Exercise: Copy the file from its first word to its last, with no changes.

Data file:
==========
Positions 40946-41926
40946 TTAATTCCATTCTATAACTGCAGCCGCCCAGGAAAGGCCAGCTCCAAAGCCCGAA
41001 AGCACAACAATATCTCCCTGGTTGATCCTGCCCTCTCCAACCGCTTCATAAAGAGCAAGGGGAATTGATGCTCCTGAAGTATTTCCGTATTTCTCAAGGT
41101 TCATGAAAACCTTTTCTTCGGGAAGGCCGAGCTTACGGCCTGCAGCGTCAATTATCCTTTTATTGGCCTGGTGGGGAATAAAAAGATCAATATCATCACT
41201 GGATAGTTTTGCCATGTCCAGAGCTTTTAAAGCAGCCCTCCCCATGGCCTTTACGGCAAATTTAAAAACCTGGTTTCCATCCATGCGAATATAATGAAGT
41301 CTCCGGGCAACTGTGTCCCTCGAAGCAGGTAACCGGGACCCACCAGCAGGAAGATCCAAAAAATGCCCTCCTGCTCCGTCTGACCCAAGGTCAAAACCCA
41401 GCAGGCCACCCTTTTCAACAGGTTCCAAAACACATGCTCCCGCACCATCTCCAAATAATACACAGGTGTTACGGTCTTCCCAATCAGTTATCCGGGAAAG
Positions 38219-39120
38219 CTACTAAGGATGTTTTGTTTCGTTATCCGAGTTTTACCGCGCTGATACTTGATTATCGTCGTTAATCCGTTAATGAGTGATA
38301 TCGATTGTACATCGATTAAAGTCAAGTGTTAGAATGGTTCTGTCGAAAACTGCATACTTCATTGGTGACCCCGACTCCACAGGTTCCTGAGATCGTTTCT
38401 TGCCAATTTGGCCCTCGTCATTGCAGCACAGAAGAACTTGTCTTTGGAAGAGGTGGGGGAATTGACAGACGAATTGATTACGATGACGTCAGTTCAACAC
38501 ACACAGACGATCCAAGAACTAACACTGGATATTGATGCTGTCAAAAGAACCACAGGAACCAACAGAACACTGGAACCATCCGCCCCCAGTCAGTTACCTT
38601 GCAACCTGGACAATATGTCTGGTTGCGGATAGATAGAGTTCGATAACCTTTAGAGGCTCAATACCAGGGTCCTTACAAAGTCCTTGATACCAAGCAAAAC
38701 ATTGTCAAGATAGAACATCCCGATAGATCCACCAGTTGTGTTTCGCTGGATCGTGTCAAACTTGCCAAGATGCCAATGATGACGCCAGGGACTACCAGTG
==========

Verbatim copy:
Positions 40946-41926
40946 TTAATTCCATTCTATAACTGCAGCCGCCCAGGAAAGGCCAGCTCCAAAGCCCGAA
41001 AGCACAACAATATCTCCCTGGTTGATCCTGCCCTCTCCAACCGCTTCATAAAGAGCAAGGGGAATTGATGCTCCTGAAGTATTTCCGTATTTCTCAAGGT
41101 TCATGAAAACCTTTTCTTCGGGAAGGCCGAGCTTACGGCCTGCAGCGTCAATTATCCTTTTATTGGCCTGGTGGGGAATAAAAAGATCAATATCATCACT
41201 GGATAGTTTTGCCATGTCCAGAGCTTTTAAAGCAGCCCTCCCCATGGCCTTTACGGCAAATTTAAAAACCTGGTTTCCATCCATGCGAATATAATGAAGT
41301 CTCCGGGCAACTGTGTCCCTCGAAGCAGGTAACCGGGACCCACCAGCAGGAAGATCCAAAAAATGCCCTCCTGCTCCGTCTGACCCAAGGTCAAAACCCA
41401 GCAGGCCACCCTTTTCAACAGGTTCCAAAACACATGCTCCCGCACCATCTCCAAATAATACACAGGTGTTACGGTCTTCCCAATCAGTTATCCGGGAAAG
Positions 38219-39120
38219 CTACTAAGGATGTTTTGTTTCGTTATCCGAGTTTTACCGCGCTGATACTTGATTATCGTCGTTAATCCGTTAATGAGTGATA
38301 TCGATTGTACATCGATTAAAGTCAAGTGTTAGAATGGTTCTGTCGAAAACTGCATACTTCATTGGTGACCCCGACTCCACAGGTTCCTGAGATCGTTTCT
38401 TGCCAATTTGGCCCTCGTCATTGCAGCACAGAAGAACTTGTCTTTGGAAGAGGTGGGGGAATTGACAGACGAATTGATTACGATGACGTCAGTTCAACAC
38501 ACACAGACGATCCAAGAACTAACACTGGATATTGATGCTGTCAAAAGAACCACAGGAACCAACAGAACACTGGAACCATCCGCCCCCAGTCAGTTACCTT
38601 GCAACCTGGACAATATGTCTGGTTGCGGATAGATAGAGTTCGATAACCTTTAGAGGCTCAATACCAGGGTCCTTACAAAGTCCTTGATACCAAGCAAAAC
38701 ATTGTCAAGATAGAACATCCCGATAGATCCACCAGTTGTGTTTCGCTGGATCGTGTCAAACTTGCCAAGATGCCAATGATGACGCCAGGGACTACCAGTG